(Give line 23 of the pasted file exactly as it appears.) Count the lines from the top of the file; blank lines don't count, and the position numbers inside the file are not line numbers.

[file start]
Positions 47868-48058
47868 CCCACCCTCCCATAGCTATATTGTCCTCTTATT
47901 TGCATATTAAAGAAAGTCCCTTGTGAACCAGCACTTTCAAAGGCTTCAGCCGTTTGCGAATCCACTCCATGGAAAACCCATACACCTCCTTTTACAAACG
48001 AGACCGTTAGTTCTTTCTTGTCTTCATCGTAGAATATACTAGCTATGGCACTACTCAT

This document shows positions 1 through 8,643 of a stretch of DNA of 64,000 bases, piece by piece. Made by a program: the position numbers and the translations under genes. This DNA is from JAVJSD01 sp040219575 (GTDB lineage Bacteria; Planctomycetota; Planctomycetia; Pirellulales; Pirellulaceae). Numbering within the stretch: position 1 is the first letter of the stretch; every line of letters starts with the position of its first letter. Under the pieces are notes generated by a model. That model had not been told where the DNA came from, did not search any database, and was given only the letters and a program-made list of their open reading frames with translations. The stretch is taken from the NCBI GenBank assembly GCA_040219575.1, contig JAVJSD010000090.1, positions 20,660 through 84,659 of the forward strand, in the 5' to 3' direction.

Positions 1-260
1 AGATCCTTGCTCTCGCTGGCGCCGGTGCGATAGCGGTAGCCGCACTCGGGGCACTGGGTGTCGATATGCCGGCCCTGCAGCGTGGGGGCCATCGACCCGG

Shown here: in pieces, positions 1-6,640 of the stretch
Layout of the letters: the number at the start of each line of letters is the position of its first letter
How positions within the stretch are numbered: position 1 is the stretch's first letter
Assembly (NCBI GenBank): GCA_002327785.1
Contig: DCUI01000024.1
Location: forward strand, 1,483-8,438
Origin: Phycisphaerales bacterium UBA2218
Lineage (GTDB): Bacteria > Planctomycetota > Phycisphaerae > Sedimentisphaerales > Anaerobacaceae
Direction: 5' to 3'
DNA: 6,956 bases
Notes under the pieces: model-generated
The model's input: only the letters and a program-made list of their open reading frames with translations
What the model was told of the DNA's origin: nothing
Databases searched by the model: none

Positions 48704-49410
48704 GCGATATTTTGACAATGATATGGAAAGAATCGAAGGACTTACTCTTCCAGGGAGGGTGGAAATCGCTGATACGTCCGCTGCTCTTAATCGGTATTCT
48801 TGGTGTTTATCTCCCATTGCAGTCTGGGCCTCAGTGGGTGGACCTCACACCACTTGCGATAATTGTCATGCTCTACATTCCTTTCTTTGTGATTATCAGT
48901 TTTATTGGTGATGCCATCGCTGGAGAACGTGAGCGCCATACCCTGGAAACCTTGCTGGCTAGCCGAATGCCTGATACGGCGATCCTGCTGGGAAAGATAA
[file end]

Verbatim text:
48704 GCGATATTTTGACAATGATATGGAAAGAATCGAAGGACTTACTCTTCCAGGGAGGGTGGAAATCGCTGATACGTCCGCTGCTCTTAATCGGTATTCT